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The Supreme Court judgment in Montgomery v Lanarkshire Health Board  UKSC 11 (on appeal from the Inner House of the Court of Session in Scotland) suggests that the current test in Bolam is no longer to be used in relation to patient consent.
The test in Bolam v Friern Hospital Management Committee provides that a doctor is not negligent if 'he has acted in accordance with a practice accepted as proper by a responsible body of medical men skilled in that particular art'.
In Montgomery, the diabetic mother was not satisfactorily informed of the risks involved in giving birth vaginally, specifically in relation to possible shoulder dystocia which presents risk to both mother and baby. Delivery by caesarean section would have meant that the baby would not have been born with cerebral palsy of a dyskinetic type, caused by the deprivation of oxygen.
The mother did not enquire about the risks associated with shoulder dystocia and the doctor did not inform the mother of the risks. In evidence the doctor stated that “if you were to mention shoulder dystocia to every [diabetic] patient, if you were to mention to any mother who faces labour that there is a very small risk of the baby dying in labour, then everyone would ask for a caesarean section, and it’s not in the maternal interests for women to have caesarean sections”.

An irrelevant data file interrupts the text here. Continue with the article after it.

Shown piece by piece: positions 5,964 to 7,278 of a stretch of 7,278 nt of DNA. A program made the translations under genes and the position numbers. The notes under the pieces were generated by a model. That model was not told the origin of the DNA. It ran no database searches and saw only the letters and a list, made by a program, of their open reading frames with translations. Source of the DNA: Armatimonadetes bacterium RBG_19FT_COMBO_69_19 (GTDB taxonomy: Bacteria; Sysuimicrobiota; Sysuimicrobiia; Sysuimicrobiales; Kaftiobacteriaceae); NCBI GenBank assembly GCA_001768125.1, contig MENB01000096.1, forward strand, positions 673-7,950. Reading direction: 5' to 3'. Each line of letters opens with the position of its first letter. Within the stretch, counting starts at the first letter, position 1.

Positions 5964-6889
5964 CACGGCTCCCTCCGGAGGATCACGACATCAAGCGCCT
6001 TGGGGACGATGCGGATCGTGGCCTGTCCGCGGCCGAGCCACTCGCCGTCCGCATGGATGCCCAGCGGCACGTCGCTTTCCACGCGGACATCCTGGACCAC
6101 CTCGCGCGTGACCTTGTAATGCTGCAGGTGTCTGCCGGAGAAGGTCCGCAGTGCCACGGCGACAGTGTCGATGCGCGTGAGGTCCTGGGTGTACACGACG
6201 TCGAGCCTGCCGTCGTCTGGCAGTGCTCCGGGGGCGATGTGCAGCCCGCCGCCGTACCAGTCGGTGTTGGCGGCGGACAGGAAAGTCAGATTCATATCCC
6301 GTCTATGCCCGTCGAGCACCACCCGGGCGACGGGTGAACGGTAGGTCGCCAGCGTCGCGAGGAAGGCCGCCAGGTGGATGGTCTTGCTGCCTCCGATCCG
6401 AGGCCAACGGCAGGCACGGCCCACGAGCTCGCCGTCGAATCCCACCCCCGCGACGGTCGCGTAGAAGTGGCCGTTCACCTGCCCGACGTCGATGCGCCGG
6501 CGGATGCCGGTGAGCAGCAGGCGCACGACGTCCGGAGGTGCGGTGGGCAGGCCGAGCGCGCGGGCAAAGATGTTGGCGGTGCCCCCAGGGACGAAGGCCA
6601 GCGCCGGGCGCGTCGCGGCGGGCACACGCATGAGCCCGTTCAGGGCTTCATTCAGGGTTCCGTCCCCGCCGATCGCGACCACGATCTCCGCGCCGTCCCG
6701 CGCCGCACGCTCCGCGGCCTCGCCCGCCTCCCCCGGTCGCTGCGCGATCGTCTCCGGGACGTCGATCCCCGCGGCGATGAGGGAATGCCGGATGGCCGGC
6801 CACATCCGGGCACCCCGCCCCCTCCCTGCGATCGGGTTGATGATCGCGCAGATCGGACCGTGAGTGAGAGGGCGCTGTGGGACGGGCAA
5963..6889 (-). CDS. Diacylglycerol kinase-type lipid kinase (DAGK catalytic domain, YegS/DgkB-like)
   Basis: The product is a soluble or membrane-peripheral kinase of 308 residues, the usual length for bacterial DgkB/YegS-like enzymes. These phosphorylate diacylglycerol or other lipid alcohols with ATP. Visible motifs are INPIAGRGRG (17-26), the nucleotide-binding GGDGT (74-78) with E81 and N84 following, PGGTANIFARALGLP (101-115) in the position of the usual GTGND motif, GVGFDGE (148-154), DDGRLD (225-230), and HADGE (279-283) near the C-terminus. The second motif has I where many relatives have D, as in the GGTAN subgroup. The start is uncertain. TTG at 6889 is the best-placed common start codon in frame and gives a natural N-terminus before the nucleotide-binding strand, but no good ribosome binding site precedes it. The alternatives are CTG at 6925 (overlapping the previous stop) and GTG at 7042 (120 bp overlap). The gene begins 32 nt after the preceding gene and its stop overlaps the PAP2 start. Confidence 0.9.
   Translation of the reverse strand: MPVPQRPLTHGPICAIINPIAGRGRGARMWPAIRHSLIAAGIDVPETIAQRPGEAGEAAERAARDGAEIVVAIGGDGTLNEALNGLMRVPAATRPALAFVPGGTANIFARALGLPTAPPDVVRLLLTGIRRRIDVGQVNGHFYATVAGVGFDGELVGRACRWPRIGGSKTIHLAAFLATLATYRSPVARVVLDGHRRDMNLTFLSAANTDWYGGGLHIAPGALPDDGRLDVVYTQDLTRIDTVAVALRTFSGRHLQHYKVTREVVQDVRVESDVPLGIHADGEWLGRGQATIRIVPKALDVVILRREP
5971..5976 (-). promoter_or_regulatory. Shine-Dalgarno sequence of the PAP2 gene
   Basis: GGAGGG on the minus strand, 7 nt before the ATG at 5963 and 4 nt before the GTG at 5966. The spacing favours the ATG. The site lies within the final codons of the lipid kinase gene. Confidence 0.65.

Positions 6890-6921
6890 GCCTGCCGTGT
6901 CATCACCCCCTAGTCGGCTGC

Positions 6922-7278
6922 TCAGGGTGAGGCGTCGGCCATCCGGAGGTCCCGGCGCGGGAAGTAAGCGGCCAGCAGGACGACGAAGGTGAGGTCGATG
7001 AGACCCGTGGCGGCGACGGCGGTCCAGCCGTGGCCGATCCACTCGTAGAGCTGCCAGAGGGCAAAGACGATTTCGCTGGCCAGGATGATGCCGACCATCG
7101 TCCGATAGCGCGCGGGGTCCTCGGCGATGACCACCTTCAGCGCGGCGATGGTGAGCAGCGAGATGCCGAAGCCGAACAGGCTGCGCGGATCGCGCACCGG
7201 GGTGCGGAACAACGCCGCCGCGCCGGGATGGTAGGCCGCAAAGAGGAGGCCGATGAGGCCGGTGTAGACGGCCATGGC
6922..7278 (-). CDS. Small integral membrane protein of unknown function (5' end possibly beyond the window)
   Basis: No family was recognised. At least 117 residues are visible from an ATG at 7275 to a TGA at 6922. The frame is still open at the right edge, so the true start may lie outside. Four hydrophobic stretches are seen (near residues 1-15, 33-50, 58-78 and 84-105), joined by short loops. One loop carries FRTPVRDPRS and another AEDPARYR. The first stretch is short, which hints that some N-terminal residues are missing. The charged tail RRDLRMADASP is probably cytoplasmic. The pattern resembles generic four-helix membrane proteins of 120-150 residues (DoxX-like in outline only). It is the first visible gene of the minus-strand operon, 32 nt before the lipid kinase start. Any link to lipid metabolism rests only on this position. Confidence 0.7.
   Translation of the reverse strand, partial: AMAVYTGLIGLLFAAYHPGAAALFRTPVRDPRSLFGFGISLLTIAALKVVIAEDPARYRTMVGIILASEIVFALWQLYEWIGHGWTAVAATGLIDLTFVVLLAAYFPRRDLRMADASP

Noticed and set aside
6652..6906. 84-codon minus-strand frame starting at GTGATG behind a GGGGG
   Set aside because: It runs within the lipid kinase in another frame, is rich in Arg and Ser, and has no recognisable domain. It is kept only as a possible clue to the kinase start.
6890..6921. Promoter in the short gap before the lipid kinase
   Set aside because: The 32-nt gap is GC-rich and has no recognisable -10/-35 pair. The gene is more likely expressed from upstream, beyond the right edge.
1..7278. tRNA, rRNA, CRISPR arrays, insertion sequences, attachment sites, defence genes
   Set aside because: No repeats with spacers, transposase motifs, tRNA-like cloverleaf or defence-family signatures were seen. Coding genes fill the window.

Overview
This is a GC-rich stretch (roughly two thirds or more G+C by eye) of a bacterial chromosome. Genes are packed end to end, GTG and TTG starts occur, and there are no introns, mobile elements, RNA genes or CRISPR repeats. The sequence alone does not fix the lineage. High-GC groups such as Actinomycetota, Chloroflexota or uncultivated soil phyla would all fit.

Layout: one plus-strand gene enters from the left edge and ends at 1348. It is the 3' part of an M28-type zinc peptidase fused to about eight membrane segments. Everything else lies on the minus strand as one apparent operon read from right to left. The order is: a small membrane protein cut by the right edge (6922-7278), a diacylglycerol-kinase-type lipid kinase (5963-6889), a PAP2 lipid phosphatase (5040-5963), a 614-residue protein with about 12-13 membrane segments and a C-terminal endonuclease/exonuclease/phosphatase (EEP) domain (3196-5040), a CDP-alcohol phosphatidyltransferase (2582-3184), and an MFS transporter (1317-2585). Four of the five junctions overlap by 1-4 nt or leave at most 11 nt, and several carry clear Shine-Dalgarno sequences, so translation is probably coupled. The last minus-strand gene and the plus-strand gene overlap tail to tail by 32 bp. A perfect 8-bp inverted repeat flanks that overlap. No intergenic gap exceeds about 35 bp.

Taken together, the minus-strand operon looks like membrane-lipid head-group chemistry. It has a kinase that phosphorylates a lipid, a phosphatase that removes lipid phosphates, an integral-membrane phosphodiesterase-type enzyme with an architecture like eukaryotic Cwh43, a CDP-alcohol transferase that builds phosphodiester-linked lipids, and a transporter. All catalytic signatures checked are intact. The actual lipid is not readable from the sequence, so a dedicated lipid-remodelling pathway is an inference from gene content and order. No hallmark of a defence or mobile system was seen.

The Supreme Court was invited to re-consider the duty of a doctor towards a patient in relation to advice about treatment.
The Supreme Court said:
"because the extent to which a doctor may be inclined to discuss risks with a patient is not determined by medical learning or experience, the application of the Bolam test to this question is liable to result in the sanctioning of differences in practice which are attributable not to divergent schools of thought in medical science, but merely to divergent attitudes among doctors as to the degree of respect owed to their patients."
"There is no reason to perpetuate the application of the Bolam test in this context any longer."
The judgment went on
"An adult person of sound mind is entitled to decide which, if any, of the available forms of treatment to undergo, and her consent must be obtained before treatment interfering with her bodily integrity is undertaken. The doctor is therefore under a duty to take reasonable care to ensure that the patient is aware of any material risks involved in any recommended treatment, and of any reasonable alternative or variant treatments. The test of materiality is whether, in the circumstances of the particular case, a reasonable person in the patient’s position would be likely to attach significance to the risk, or the doctor is or should reasonably be aware that the particular patient would be likely to attach significance to it."
The judgment went on to say:
"therapeutic exception should not be abused. It is a limited exception to the general principle that the patient should make the decision whether to undergo a proposed course of treatment: it is not intended to subvert that principle by enabling the doctor to prevent the patient from making an informed choice where she is liable to make a choice which the doctor considers to be contrary to her best interests."
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